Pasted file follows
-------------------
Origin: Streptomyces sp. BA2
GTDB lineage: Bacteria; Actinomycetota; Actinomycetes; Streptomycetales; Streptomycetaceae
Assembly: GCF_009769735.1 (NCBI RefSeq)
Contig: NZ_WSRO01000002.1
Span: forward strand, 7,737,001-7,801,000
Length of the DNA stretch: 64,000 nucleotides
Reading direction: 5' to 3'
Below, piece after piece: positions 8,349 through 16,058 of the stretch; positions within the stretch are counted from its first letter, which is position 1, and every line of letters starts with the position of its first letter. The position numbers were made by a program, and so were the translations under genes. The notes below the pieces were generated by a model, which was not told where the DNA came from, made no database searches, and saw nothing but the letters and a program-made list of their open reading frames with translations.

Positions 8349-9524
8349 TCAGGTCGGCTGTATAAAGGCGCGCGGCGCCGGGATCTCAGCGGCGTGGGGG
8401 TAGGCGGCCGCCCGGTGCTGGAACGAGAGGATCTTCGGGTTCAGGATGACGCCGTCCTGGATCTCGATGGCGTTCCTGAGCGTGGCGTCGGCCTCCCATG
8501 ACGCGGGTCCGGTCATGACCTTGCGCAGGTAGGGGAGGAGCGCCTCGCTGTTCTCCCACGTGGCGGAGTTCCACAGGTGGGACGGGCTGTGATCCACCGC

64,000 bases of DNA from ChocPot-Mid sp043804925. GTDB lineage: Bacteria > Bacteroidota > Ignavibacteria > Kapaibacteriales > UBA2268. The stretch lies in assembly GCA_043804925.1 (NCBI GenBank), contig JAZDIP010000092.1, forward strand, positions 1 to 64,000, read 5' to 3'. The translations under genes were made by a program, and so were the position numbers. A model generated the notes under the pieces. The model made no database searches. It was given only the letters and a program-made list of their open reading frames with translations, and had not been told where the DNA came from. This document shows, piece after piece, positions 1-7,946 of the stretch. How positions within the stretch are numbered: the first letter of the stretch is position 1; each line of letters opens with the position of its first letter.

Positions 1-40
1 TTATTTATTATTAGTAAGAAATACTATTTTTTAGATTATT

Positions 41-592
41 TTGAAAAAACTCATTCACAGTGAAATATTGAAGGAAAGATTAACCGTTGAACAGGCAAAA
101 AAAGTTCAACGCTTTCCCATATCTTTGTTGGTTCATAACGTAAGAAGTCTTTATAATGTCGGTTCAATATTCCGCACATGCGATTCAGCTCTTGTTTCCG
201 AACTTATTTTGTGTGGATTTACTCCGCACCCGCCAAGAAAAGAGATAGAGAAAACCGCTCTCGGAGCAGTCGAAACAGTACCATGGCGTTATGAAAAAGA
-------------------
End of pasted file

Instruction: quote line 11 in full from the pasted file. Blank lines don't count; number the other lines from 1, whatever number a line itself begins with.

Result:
8401 TAGGCGGCCGCCCGGTGCTGGAACGAGAGGATCTTCGGGTTCAGGATGACGCCGTCCTGGATCTCGATGGCGTTCCTGAGCGTGGCGTCGGCCTCCCATG